Monday, 23 November 2015
Migration and Maritime Powers Amendment Bill (No. 1) 2015; Second Reading
I rise today to speak to this bill, the Migration Maritime Powers Amendment Bill (No. 1) 2015. This bill, of course, has been through the regular Senate inquiry process. I think it is important to note at this stage that out of the seven submissions received by the committee inquiring into this bill all but one of those submissions were disfavourable towards this piece of legislation. The only submission saying that this bill should pass was—surprise, surprise—the submission from the government itself and the Department of Immigration and Border Protection. We are becoming quite used to the department ticking off on their own pieces of draconian legislation.
There is a number of aspects to this bill that the Australia Greens are concerned with. Firstly, the provisions that deal with giving the minister more powers to automatically cancel visas on character grounds. I find it somewhat extraordinary that we are here today debating a piece of legislation that will give Minister Dutton more say to cancel peoples' visas—because it has worked out so well so far. We have our detention facilities, particularly the centre on Christmas Island, almost full to the brim with people who have automatically had their visas cancelled. We know the problems that that has caused only in the last couple of weeks.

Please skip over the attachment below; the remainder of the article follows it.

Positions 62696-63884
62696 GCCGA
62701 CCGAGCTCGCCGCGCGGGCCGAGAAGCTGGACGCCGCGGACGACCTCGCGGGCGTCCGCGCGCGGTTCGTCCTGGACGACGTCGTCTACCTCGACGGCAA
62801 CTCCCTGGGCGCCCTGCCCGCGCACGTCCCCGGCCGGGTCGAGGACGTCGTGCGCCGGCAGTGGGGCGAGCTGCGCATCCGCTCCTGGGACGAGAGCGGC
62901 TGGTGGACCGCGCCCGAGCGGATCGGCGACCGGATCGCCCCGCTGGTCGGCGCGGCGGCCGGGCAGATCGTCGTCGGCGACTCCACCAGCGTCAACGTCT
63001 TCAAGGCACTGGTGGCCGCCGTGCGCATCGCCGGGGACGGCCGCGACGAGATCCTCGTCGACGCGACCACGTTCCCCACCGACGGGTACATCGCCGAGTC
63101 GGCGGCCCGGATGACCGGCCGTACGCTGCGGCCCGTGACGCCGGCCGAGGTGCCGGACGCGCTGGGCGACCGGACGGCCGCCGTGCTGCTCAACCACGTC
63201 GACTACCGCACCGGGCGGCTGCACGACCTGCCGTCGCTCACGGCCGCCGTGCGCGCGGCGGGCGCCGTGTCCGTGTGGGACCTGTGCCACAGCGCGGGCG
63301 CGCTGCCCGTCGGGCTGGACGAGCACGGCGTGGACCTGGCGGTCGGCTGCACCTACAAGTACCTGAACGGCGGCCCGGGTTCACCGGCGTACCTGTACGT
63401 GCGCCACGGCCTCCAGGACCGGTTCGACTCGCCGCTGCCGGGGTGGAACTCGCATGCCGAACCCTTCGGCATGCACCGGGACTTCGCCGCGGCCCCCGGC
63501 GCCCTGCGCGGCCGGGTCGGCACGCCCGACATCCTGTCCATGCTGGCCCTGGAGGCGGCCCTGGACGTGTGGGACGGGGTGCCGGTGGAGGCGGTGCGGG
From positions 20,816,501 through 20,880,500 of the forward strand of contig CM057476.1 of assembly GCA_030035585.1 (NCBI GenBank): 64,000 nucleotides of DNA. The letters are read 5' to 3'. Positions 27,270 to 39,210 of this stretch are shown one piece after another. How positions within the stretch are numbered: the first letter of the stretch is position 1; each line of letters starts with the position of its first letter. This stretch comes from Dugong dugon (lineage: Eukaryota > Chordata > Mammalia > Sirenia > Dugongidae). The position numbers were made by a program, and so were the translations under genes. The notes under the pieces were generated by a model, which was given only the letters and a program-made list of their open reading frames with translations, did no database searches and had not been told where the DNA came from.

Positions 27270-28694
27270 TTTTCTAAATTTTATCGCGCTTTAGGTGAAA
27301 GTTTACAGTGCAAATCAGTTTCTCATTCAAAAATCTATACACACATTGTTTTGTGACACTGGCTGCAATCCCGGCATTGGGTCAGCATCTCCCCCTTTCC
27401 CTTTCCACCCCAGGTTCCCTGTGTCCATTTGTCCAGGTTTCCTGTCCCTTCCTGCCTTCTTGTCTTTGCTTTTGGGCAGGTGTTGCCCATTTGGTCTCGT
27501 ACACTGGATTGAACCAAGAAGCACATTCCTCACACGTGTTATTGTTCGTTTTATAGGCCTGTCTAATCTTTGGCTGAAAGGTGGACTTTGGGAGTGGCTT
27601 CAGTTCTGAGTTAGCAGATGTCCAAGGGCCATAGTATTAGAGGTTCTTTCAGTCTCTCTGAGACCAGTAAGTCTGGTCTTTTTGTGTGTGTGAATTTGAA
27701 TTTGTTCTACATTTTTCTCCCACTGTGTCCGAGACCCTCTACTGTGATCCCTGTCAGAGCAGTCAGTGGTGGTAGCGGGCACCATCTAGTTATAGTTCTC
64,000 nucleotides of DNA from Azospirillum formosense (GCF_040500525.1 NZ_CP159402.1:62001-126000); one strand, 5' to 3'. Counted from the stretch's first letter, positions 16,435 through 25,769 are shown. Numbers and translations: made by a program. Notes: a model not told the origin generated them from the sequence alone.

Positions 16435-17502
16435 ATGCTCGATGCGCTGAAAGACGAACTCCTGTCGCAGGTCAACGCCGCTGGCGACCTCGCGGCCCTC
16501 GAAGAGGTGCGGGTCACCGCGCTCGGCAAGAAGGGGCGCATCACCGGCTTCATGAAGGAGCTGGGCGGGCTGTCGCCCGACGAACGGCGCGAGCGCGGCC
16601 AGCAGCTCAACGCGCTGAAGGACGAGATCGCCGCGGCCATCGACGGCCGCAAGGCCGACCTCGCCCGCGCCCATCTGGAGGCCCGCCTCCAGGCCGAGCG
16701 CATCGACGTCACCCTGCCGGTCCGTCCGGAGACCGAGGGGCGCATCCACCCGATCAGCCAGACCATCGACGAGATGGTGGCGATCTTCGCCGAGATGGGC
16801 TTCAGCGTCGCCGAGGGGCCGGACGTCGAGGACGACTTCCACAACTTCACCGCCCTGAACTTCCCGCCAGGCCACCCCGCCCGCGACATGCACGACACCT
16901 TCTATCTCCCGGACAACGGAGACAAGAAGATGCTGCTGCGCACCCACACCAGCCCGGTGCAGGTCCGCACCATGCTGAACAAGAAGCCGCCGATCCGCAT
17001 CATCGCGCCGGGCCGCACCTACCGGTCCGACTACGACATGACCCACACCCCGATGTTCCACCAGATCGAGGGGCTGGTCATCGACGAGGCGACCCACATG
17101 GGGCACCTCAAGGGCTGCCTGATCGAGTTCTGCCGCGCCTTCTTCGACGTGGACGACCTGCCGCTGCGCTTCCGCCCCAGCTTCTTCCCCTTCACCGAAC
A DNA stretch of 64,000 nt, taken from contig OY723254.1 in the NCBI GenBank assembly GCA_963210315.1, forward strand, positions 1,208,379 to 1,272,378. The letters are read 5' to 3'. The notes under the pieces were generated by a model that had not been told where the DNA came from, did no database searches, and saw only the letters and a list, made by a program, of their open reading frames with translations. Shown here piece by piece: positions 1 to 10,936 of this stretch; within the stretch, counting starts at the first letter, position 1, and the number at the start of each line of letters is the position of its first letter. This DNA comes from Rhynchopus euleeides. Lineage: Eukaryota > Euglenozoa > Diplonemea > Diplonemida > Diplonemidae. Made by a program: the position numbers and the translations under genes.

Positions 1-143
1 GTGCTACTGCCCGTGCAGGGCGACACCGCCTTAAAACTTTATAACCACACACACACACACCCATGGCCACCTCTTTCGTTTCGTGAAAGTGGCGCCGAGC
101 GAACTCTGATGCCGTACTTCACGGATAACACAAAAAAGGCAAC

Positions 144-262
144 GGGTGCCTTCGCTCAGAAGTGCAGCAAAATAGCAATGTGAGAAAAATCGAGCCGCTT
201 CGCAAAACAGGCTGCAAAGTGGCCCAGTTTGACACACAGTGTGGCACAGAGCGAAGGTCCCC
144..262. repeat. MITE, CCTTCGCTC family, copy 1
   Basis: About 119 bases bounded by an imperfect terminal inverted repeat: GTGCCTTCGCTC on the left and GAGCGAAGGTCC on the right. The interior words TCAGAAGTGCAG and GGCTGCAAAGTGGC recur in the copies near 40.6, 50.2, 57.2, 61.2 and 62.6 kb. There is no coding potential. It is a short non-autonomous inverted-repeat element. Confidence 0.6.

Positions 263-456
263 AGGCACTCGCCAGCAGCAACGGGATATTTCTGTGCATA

Of course, even the New Zealand Prime Minister himself, John Key, was forced to raise this automatic cancellation issue with the Prime Minister, Malcolm Turnbull, on his first visit to New Zealand only last month. Here we have a piece of legislation that is going to give the minister more powers to deny people appeal rights in relation to the cancellation of their visas. The extraordinary aspect of this is that it will give the minister additional power to set aside decisions made by the Administrative Appeals Tribunal. I do not see many people spruiking that Minister Dutton of all people should be given the power to determine anything, let alone in a situation where it has become already so delicate in terms of our diplomatic relations—particularly with our cousins over the ditch.